Encounter

Three big questions hang over the Canadian market.
By Sonita Horvitch | 29/01/18

Editor's note: Where are interest rates headed? Will NAFTA survive? What's next for oil? In today's first installment of our three-part roundtable series on Canadian equity income, the portfolio managers address big-picture questions that will shape their securities-selection strategies in 2018.

About the Author
Sonita Horvitch is a Morningstar columnist who specializes in reporting on money managers and their strategies. A veteran financial journalist, she was formerly with the National Post and its predecessor, the Financial Post. At the Post she was best known as the author of the popular Buy & Sell column, which she wrote from its inception in 1994 to December 2008. She holds a master's degree in business economics from the University of the Witwatersrand in Johannesburg, South Africa.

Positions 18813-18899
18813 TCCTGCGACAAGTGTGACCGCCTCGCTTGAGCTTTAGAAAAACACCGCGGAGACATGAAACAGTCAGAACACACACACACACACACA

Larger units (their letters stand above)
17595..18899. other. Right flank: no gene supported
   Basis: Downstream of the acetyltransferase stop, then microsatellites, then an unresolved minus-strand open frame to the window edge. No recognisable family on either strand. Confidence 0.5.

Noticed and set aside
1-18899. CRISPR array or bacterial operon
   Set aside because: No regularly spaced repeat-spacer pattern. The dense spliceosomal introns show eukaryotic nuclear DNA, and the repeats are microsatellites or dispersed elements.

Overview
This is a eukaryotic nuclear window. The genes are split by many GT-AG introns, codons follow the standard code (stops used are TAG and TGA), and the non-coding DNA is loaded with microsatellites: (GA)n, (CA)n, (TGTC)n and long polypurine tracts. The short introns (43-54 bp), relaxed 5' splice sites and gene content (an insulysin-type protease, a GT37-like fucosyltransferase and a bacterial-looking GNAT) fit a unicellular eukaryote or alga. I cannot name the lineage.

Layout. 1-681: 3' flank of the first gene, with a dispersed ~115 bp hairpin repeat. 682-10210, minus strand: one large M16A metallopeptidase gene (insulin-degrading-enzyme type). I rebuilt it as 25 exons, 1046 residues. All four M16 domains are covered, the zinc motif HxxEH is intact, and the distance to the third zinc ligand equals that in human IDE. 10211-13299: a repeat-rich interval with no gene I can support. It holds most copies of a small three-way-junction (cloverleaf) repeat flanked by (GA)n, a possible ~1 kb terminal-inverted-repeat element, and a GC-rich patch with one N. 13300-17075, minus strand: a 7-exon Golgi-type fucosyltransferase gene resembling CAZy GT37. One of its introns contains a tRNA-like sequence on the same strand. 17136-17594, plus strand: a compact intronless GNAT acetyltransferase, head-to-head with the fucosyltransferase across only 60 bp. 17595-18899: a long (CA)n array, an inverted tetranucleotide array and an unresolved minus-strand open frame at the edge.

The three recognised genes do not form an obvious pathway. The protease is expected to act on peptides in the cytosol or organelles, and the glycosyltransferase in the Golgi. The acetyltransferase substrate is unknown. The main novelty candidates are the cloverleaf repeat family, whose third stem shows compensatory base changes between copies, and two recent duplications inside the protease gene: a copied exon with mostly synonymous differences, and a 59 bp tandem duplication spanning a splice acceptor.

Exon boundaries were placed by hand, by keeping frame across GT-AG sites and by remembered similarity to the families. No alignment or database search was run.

The panellists:

Peter Frost, senior-vice-president and portfolio manager at AGF Investments Inc. His responsibilities include two income-oriented balanced funds: AGF Monthly High Income and AGF Traditional Income.

Michele Robitaille, managing director and equity-income specialist at Guardian Capital L.P., a sub-advisor to the BMO family of funds. The Guardian equity team's mandates include BMO Monthly High Income II.

Stephen Arpin, vice-president, Canadian equities at Beutel, Goodman & Co. Ltd. Arpin's responsibilities include Beutel Goodman Canadian Dividend and Beutel Goodman Small Cap.

The roundtable was convened and moderated by Sonita Horvitch, whose series continues Wednesday and concludes on Friday.

 


 

Q: Low interest rates have provided a tailwind for dividend-paying stocks. Are we still in a "lower for longer" interest-rate environment?